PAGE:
"History of Intramedullary Nails"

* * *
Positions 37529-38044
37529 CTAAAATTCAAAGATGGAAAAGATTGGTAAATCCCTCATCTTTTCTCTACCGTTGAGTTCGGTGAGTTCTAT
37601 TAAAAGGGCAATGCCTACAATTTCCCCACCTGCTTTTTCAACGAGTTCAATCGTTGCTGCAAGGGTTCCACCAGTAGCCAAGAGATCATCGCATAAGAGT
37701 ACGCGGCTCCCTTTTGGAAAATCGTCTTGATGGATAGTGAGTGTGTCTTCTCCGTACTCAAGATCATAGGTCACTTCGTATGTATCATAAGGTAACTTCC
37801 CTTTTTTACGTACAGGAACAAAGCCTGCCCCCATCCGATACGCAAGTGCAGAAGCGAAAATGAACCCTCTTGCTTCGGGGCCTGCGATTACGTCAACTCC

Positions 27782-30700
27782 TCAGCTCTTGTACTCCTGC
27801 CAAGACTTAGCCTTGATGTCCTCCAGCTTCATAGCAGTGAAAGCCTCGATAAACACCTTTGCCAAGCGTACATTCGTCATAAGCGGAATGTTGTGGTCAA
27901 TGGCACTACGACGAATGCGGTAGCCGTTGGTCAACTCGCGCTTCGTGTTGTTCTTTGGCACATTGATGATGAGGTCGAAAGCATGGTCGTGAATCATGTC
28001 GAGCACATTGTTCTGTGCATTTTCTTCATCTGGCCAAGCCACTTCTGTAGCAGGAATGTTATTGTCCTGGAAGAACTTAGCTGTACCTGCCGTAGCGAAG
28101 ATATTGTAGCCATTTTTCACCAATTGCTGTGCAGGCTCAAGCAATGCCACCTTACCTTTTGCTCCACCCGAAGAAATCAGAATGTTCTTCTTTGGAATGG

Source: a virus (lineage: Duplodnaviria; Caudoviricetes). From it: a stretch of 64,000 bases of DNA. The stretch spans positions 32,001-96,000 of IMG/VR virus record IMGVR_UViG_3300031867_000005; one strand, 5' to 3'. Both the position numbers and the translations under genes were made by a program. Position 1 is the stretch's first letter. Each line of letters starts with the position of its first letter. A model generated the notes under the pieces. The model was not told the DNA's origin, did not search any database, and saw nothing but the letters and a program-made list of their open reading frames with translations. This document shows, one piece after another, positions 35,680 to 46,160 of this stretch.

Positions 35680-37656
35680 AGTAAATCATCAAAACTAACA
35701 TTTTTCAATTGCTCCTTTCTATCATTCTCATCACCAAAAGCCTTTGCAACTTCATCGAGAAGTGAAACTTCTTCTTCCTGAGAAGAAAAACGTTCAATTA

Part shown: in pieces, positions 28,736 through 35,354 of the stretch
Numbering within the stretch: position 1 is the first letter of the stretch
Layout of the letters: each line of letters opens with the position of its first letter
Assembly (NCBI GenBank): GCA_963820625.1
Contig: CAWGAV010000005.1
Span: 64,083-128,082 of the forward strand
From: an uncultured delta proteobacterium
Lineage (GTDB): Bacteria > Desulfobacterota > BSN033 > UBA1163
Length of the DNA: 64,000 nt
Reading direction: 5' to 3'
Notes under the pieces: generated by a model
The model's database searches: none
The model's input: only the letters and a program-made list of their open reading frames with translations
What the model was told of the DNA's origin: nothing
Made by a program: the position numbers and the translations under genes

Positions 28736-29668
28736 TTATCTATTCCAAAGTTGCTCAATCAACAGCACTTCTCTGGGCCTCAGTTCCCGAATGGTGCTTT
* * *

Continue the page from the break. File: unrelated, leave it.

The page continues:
History of Intramedullary Nails By Kevin White Medical Radiation Technologist Waikato Hospital The Beginnings – 16th Century Bernardino de Sahagun (Anthropologist), had travel to Mexico and witnessed Aztec physicians placing wooden sticks into the medullary canals of patients with long bone non-union. Mid 1800’s Ivory pegs were inserted into the medullary canal for non-union. It had been observed that ivory would get reabsorbed in the human bone. 1890 Gluck recorded the first description of an interlocked intramedullary device. The device consisted of an ivory intramedullary nail that contained 2 holes at the end, through which ivory interlocking pins could be passed through. 1917 Hoglund of United States reported the use of autogenous bone as a intramedulary implant. A span of cortex was cut out and then passed up the medullary cavity across the fracture site. WWI Hey Groves of England reported the use of metallic rods for the treatment of gunshot wounds. Very high infection rate. 1931 Smith-Petersen reported the success of stainless steel nails for the treatment of NOF #s The application of metallic intramedullary implants began to expand rapidly. 1930’s In the United States, Rush and Rush described the use of metallic Steinman pins placed in the medullary canal to treat fractures of the proximal ulna and proximal femur. The Evolution of Kűntscher Nailing Gerhard Kűntscher – 1900-1972 Gerhard Kűntscher was born in Germany in 1900. Gerhard Kűntscher - continued His early interest in intramedullary devices resulted from his work with the Smith- Petersen nail. Kűntscher believed the same basic science principles would be able to be used for diaphyseal fractures. Gerhard Kűntscher - continued During development of his “marrow nail” he conducted studies on cadavers' and animals. Gerhard Kűntscher - continued The result was a V-shaped stainless steel nail that was inserted antegrade. The V-shaped nail was first used in 1940 By 1947, 105 cases using the V- shaped nail had be performed by Küntscher and Finnish surgeons. Gerhard Kűntscher - continued By late 1940s, Küntscher had designed a new nail, the cloverleaf nail. Gerhard Kűntscher - continued While there was some interest in the use of Küntscher’s technique in Europe during World War II, his method was essentially unknown in the US. This was until it was described in an article published in the March 12, 1945, Time Magazine. Titled “Amazing Thighbone” Medicine: Amazing Thighbone Monday, Mar. 12, 1945 At England General Hospital in Atlantic City last week was a wounded soldier with a strangely mended femur (thighbone). The man had been treated by the Germans, his captors. When the broken bone failed to heal, after weeks of conventional treatment, the soldier was operated on. He was mystified to find that his only new wound was a 2½-inch incision above the hipbone. Two days later, the German surgeons told him to move his leg; a few days after that, they told him to walk. He did. He has walked ever since. After his exchange, U.S. Army doctors X-rayed the soldier's leg. They were amazed at what they saw: a half-inch metal rod of some kind had been rammed down the thighbone through the marrow for three-quarters of the bone's length, thus supplying a permanent, internal splint. Mechanically, the surgeons agree, there is no reason such a splint should not work if the lower end of the rod were firmly wedged in hard tissue. But in the past, use of internal splints has been restricted to slim wire to align broken bones in fingers, toes and arms. In such cases, outside splinting is also used and the mended bones are not required to withstand any end-to- end pressure. They call the rod technique "a daring operation" and wonder how their German colleagues insert it without dangerously cutting down blood supply and without introducing infection. Surgeons at the hospital cautiously say they "have no opinion one way or another about this case." But they add that they are not quite satisfied with the way the bone is mending around the metal crutch, possibly because of impaired circulation. 1940’s Küntscher was not the only person experimenting with the use of intramedullary nails. Westerborn reported using a V-shaped nail in the Scandinavian literature in 1944. In 1946, Soeur reported the use of a U-shaped nail in a femur, tibia and humerus. 1940’s continued In the US, the Hansen-Street nail was introduced in 1947. This was a solid diamond- shaped nail. Inserted using a closed method, to avoid the high infection rate. Then penicillin allowed the open retrograde nailing to avoid side effects of the radiographic techniques of the day. 1950’s Two important techniques were developed. 1. Intramedullary reamers 2. Interlocking Screws Both techniques improved stability. 1950’s Intramedullary reamers Flexible reamers were developed by Küntscher. 1950’s Interlocking Screws Modny and Bambara introduced the transfixion intramedullary nail in 1953. Multiple holes down the length of the nail. Allowing placement of screws at 90o angles from each other. 1960’s Intramedullary nailing “went on hiatus” in the 1960’s. Due to increased enthusiasm for compression plating of long bone fractures. Developments still continued with the cephalomedullary nails. 1960’s continued The development of radiological image intensification, allowed surgeons to readopt closed nailing techniques. With lower risks to surgeon and patient. 1970’s and 1980’s The exuberance that accompanied the advent of compression plating for tibias and femurs in the 1960’s quickly diminished in the 1970’s. Thus renewed interest in refining closed nailing techniques appeared. 1970’s and 1980’s continued The dominant design during this period was the slotted cloverleaf- shaped interlocked nail, e.g. the AO and Grosse- Kempf nail. 1990’s and the 21st Century Introduction of new titanium nails, cephalomedullary devices such as the GSH (Green-Seligson-Henry) nail. Slotted cloverleaf designs were being replaced by non-slotted designs. Which provided greater torsional rigidity. Future Two areas of future research. 1. Biomaterials Biodegradable polymers Shape memory alloy 2. Biological 1. Bone morphogenic protein-2 and -7 Acknowledgements Thank you to Kathy Hogan for this opportunity. Thank you to Google images for finding all the images for the presentation. Acknowledgements continued Thanks to Time Magazine. Medicine: Amazing Thighbone Monday, Mar. 12, 1945 www.time.com Acknowledgements continued Bong MR, Kovai KJ, Egol KA. The History of Intramedullary Nailing. Bulletin of the NYU Hospital for Joint Disease, Volume 64, Number 3 & 4, 2006 This presentation is based very much on the above article, thank you to the authors! Good Bye Thank you for coming. This presentation will be available at www.kevin.neatstuff.co.nz